Mr. William O'Brien : To ask the Secretary of State for the Environment (1) what further initiatives he intends to introduce to increase the recycling of waste ; and if he will make a statement ; (2) what recycling initiatives he has introduced to reduce waste to landfill.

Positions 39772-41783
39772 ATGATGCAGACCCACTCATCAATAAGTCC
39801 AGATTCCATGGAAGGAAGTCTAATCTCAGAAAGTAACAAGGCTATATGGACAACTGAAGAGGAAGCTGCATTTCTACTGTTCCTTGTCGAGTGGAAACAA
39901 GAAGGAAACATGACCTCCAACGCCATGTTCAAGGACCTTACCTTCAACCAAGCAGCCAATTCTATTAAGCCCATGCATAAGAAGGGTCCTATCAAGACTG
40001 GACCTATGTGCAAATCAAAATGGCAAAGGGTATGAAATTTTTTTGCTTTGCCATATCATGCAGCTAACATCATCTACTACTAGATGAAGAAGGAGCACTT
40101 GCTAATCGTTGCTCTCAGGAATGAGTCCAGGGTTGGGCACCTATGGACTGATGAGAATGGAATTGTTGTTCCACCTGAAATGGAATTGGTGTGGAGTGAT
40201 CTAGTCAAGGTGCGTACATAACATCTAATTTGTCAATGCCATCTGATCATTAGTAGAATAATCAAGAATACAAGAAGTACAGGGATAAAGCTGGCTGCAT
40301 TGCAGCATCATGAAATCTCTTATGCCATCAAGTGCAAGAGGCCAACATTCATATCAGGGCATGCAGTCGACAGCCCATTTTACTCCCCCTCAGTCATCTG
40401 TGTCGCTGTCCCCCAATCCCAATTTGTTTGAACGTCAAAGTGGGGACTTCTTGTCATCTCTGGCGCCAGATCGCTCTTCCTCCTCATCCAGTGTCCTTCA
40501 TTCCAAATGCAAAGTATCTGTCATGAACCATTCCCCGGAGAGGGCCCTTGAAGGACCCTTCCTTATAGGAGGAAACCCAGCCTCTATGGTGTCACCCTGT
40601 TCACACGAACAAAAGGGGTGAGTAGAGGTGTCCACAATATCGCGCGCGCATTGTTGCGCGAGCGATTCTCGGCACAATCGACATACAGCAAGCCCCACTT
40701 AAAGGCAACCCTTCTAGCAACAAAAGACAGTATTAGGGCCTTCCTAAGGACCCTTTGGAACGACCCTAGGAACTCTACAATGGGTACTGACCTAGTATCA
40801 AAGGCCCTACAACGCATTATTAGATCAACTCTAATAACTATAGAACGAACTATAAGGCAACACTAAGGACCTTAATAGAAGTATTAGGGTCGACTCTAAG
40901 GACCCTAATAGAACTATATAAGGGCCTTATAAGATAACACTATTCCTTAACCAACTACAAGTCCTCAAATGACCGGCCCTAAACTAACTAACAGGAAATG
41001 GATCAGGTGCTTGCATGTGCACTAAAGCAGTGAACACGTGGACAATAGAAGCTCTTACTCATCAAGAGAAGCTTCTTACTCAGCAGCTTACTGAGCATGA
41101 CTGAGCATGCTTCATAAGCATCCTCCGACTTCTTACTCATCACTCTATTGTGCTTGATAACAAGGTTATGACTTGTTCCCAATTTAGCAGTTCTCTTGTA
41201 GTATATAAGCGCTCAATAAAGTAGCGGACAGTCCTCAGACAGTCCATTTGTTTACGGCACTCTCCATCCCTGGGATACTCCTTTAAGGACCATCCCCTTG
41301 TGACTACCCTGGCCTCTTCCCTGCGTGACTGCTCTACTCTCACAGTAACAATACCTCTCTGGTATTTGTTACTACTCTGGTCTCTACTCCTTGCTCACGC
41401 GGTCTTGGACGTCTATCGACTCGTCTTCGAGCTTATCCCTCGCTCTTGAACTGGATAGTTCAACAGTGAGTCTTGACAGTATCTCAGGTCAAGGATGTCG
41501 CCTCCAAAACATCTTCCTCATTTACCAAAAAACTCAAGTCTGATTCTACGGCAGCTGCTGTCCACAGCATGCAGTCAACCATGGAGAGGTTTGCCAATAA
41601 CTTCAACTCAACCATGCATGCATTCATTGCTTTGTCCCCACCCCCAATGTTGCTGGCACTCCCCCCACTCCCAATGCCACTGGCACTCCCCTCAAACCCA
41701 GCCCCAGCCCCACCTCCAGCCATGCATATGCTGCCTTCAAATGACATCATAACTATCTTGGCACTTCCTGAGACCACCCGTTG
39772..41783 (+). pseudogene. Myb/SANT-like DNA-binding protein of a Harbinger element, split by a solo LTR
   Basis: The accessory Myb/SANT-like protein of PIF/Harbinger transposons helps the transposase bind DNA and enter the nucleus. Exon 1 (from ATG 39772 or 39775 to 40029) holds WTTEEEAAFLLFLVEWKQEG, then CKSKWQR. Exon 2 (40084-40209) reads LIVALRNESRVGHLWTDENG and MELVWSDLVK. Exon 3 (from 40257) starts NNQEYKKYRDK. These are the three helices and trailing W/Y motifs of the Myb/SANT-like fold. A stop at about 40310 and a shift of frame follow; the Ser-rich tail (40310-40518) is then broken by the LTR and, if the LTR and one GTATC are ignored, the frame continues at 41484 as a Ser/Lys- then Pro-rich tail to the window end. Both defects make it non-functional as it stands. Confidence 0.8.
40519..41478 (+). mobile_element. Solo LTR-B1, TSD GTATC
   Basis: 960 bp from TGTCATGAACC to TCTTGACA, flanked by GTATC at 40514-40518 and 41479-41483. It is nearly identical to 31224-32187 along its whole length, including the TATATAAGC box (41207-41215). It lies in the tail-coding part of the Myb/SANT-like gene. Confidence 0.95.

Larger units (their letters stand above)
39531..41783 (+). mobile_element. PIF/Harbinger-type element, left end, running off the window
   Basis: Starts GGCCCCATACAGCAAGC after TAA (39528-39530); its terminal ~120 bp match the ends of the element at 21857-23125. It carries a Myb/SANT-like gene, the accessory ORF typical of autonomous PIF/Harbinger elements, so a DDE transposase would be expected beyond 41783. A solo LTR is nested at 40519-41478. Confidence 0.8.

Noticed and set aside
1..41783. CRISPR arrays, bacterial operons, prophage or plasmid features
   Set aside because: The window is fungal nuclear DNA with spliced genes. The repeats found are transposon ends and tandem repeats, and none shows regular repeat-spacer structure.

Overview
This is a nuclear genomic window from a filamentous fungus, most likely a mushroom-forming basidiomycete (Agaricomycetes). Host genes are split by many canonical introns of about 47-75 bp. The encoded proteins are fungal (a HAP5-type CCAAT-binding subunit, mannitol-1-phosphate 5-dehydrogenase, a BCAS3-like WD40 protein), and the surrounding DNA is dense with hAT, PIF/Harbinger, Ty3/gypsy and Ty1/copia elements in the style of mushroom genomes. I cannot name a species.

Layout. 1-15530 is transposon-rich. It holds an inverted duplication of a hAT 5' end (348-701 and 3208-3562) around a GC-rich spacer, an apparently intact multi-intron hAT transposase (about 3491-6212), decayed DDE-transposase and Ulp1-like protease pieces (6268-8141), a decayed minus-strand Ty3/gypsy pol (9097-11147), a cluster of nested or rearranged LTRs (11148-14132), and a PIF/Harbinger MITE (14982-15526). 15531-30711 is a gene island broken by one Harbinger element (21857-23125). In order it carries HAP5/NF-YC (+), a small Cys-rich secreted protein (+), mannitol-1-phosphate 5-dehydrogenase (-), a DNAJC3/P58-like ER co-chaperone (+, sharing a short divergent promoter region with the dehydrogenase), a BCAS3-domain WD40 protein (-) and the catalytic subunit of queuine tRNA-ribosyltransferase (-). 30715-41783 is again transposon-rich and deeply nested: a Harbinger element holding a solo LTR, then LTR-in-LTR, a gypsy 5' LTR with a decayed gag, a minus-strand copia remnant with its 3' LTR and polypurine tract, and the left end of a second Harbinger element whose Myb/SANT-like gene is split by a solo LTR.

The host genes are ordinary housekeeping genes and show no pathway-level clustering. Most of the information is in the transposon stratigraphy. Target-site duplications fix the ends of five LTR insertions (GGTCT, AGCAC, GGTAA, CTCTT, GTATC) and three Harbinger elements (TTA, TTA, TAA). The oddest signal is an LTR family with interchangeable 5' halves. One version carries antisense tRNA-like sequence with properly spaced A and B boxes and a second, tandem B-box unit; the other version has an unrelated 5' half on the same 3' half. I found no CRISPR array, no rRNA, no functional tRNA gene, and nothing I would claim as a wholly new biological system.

Mr. Atkins [holding answer 28 January 1994] : Full details of the Government's recycling initiatives are given in the annual reports on the White Paper "This Common Inheritance" ; copies are in the Library. Initiatives involving my Department in the past year include : the development of producer responsibility schemes under which industries contributing to major waste streams have been asked to develop plans for the recovery of significantly higher levels of their waste ; the allocation of some £15 million in supplementary credit approvals to encourage the development of recycling initiatives by local authorities ; and changing the basis of payment for recycling credits from 50 per cent. of the long- run marginal cost of disposal to 100 per cent. with effect from 1 April 1994. We keep our recycling policies under review and will introduce further initiatives where appropriate.